“It’s really like a digital scrapbook”

-Sharon Vaknin

Facebook Timeline is nothing to worry about. If you don’t want this new feature, well too bad because it is expected that within a week it will be rolled out to everyone on Facebook. No opt. out. As Sharon Vaknin puts it, the only way to opt. out is to go to another social network.

I think that Timeline, for me has more pros than cons. For many it will be a privacy concern. But whenever people complain about Facebook this is what I tell them: Facebook is completely free. You have absolutely no right to complain about it, unless you pay for this service. Also people should not rely on Facebook for everything, because Facebook has the right to shut down any day it wants.

In conclusion, Facebook Timeline is fantastic in my not so humble opinion.  I think you should sign up for it if you like what you see, but if you don’t than stop complaining because like I said earlier, Facebook is free… Thank God.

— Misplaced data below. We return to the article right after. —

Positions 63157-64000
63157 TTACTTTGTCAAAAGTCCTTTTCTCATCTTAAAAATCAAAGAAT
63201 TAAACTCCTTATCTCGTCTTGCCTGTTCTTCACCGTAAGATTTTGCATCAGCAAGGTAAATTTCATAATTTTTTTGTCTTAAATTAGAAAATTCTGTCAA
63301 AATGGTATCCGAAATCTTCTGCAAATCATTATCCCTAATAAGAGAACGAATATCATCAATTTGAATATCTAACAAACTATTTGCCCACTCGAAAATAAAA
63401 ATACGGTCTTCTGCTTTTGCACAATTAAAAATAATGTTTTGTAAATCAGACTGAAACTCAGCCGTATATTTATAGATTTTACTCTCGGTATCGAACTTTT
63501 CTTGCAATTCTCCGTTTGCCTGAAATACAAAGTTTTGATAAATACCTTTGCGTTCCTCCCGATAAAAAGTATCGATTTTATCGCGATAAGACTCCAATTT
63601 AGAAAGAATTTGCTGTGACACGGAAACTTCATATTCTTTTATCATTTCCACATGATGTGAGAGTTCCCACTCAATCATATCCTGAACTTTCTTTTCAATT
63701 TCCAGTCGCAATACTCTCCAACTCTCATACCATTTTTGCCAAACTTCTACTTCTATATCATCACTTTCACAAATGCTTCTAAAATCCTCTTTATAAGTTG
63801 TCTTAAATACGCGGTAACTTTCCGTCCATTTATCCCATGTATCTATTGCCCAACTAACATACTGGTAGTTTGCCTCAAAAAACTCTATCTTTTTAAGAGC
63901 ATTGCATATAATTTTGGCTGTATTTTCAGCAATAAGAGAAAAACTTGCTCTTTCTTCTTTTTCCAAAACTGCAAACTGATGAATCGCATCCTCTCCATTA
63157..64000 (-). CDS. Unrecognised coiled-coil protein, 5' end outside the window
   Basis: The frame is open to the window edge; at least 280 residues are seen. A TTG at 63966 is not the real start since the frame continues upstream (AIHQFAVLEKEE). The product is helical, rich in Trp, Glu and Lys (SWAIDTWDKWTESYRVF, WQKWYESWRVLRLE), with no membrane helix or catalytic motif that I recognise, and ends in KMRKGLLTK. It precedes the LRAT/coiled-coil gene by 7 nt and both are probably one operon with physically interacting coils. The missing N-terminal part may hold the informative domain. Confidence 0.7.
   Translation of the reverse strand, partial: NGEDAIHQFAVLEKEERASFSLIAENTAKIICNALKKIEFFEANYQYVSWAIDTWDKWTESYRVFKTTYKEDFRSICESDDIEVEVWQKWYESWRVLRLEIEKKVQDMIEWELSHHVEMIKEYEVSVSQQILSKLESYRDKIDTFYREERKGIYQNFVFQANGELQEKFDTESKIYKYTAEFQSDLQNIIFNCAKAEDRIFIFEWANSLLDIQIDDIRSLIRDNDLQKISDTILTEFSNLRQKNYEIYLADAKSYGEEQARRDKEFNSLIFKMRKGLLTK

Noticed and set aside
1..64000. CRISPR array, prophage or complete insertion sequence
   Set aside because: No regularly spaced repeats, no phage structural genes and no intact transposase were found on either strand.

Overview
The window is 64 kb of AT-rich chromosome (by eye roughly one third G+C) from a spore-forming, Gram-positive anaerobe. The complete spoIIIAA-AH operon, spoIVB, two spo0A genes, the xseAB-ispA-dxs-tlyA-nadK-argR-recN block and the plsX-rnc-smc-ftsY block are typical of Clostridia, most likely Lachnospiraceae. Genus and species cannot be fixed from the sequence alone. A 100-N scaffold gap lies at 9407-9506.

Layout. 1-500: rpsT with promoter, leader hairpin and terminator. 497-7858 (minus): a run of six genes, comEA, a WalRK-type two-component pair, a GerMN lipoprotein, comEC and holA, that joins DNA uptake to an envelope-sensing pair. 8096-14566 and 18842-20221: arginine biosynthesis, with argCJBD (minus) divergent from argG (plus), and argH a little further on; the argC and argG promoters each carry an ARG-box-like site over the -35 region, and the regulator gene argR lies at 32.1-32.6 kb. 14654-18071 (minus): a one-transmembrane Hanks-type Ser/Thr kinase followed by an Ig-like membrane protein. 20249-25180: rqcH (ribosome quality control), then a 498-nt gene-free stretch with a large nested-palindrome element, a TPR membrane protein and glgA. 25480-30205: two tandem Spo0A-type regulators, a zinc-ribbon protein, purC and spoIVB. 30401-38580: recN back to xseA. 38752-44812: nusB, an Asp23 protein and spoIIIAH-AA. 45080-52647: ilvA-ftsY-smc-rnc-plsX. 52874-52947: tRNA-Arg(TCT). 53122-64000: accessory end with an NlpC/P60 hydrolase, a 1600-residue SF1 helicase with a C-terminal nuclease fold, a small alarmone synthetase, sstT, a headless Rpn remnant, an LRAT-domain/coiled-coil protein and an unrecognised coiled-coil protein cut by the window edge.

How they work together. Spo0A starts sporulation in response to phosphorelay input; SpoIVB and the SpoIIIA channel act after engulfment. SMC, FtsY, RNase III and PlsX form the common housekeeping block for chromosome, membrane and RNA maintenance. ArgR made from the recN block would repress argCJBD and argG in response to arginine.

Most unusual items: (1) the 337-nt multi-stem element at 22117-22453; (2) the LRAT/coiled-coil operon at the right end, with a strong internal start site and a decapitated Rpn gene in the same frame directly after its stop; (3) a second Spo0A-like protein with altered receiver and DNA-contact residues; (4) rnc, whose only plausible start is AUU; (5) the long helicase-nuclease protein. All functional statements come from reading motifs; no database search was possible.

You can get Facebook Timeline early here.

-a KYLE STEWART article-

About these ads

7 thoughts on “Facebook Timeline blow-up is an overreaction.

  1. Pingback: Facebook Timeline is here! « KBT Computer Consulting

  2. Pingback: Facebook’s timeline « Aim High, There Is Plenty Of Room

  3. The Ceej

    “Facebook is completely free. You have absolutely no right to complain about it, unless you pay for this service.”

    I’m going to start stabbing you for free. You have absolutely no right to complain about it unless you pay for being stabbed.

    Well, to be fair, I’m not REALLY going to be stabbing you for free. Advertisers are paying me to do it. But, to be more fair, your logic allows me to do that and disallows you from complaining.

    Reply
    1. Kyle Stewart Post author

      I didn’t sign up to be “stabbed” but for Facebook you do sign up for the service. I forgot to put that in the article.

      We signed up for this free service, and we agreed to their Terms and Conditions. I did not sign up to be stabbed by you, so technically I do have a right to complain.

      Reply
      1. The Ceej